Work (Kelly Rowland song)

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Kelly Rowland – Work.jpg
Single by Kelly Rowland
from the album Ms. Kelly
ReleasedJanuary 21, 2008
Hit Factory Criteria
(Miami, Florida)
  • Scott Storch
  • Jason "Poo Bear" Boyd
Kelly Rowland singles chronology

"Work" is a song recorded by American recording artist Kelly Rowland. It was written by Rowland, Scott Storch and Jason "Poo Bear" Boyd and co-produced by Storch and Boyd for Rowland's second studio album, Ms. Kelly (2007). The full track was leaked on May 31, 2007 onto the internet. Although Columbia Records intended to release "Work" as Ms. Kelly's lead single,[1] "Like This" was eventually chosen as Rowland – who was influenced by the negative feedback the song received from blogs after the leaked snippets – began to think that "Work" had no commercial potential. English-Irish DJ duo Freemasons later remixed "Work", which, according to Rowland, gave it "new life".

"Work" is an up-tempo composition which displays elements of funk music and go-go. Composed in the key of D#minor, the song lyrically speaks of a woman who affirms to her man that actions speak louder than words and that she is not a woman who is easy to get to. Following the less successful chart performances of previous single "Ghetto", the record was released as the album's second single during the first quarter of 2008 (see 2008 in music) in most international music markets, excluding parts of North America.

Prominently pushed by a re-arranged remix by British producer duo Freemasons, "Work" enjoyed major commercial success and eventually became Rowland's best-charting solo single since her 2002 songs "Dilemma" and "Stole", reaching the top-ten in Australia, Finland, France, Greece, Italy, Switzerland, Turkey and the United Kingdom. "Work" is her fourth international most successful solo single to date, behind "Dilemma", "When Love Takes Over" and "Stole".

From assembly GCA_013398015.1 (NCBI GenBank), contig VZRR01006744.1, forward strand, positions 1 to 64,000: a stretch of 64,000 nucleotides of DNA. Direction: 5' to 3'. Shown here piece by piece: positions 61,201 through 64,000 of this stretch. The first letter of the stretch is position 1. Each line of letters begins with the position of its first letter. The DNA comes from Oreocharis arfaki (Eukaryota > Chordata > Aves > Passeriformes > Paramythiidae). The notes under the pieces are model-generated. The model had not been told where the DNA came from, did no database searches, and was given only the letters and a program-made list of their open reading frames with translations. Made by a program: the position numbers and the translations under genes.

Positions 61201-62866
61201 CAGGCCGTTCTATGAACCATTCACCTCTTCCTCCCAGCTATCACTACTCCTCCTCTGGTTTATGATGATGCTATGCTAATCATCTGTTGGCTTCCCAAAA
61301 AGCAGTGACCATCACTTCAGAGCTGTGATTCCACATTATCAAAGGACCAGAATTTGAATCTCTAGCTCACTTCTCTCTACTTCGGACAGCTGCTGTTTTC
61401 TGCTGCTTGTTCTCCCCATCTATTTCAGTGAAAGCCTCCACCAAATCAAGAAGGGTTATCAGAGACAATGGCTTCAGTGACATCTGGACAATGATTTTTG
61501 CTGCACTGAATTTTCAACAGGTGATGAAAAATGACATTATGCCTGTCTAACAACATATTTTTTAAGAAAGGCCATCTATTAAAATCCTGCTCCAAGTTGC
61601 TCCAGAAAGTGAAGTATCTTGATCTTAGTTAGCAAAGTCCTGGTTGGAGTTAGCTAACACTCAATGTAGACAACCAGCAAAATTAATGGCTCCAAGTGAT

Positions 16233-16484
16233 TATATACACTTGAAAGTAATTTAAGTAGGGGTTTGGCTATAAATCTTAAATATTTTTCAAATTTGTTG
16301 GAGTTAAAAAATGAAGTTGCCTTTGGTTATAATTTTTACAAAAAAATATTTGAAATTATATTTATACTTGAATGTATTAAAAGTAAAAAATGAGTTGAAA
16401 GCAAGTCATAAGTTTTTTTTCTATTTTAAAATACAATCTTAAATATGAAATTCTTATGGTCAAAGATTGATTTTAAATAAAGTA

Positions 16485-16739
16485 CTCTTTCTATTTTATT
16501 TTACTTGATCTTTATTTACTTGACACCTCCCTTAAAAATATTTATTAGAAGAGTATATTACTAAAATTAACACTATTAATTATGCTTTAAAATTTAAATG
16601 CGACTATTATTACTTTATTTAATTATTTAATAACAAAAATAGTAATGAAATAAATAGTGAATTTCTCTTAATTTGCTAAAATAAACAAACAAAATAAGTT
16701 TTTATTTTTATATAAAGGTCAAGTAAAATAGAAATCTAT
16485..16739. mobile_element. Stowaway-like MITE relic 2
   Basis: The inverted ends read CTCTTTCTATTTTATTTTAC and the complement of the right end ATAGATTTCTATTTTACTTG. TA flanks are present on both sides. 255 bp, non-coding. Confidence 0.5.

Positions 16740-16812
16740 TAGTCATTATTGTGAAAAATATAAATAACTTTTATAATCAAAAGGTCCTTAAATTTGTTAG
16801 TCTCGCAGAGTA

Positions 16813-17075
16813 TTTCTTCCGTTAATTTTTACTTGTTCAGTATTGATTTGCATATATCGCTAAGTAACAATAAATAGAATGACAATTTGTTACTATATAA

The music video for "Work" was filmed in Los Angeles, California and was directed by Philip Andelman. The video shows Rowland and her dancers posed in silhouette and shot against backdrops of vivid color and beam lighting. The beam lighting is used throughout the video to create a kaleidoscope effect which is used to break up each scene.

The song was featured in the soundtrack to the video game Grand Theft Auto V.

Writing and recording[edit]

"Work" is one out of two tracks Scott Storch contributed to Ms. Kelly and was among eight new songs Rowland recorded near completion in 2006 for the revamped version of My Story, the album's actual version.[2] Conceived during a booked studio session in Miami, Florida; Rowland, Storch and his protégé Pooh Bear began to work on melodic ideas for the song over an instrumental track by Storch.[1] With most of its lyrics being written after returning from a night out in the city, composing for "Work" (tentatively entitled "Put It in" back then) was eventually finished in "like twenty minutes," according to Rowland.[1] The team returned the next day for vocal recording.[3]

"I had a good time... I was in the studio with Scott Storch and we wanted to have a party record, a record that'd make you get up and dance. So we literally went out and we went to a club and partied and we got a little inspiration."

Kelly Rowland, I Like Music[3]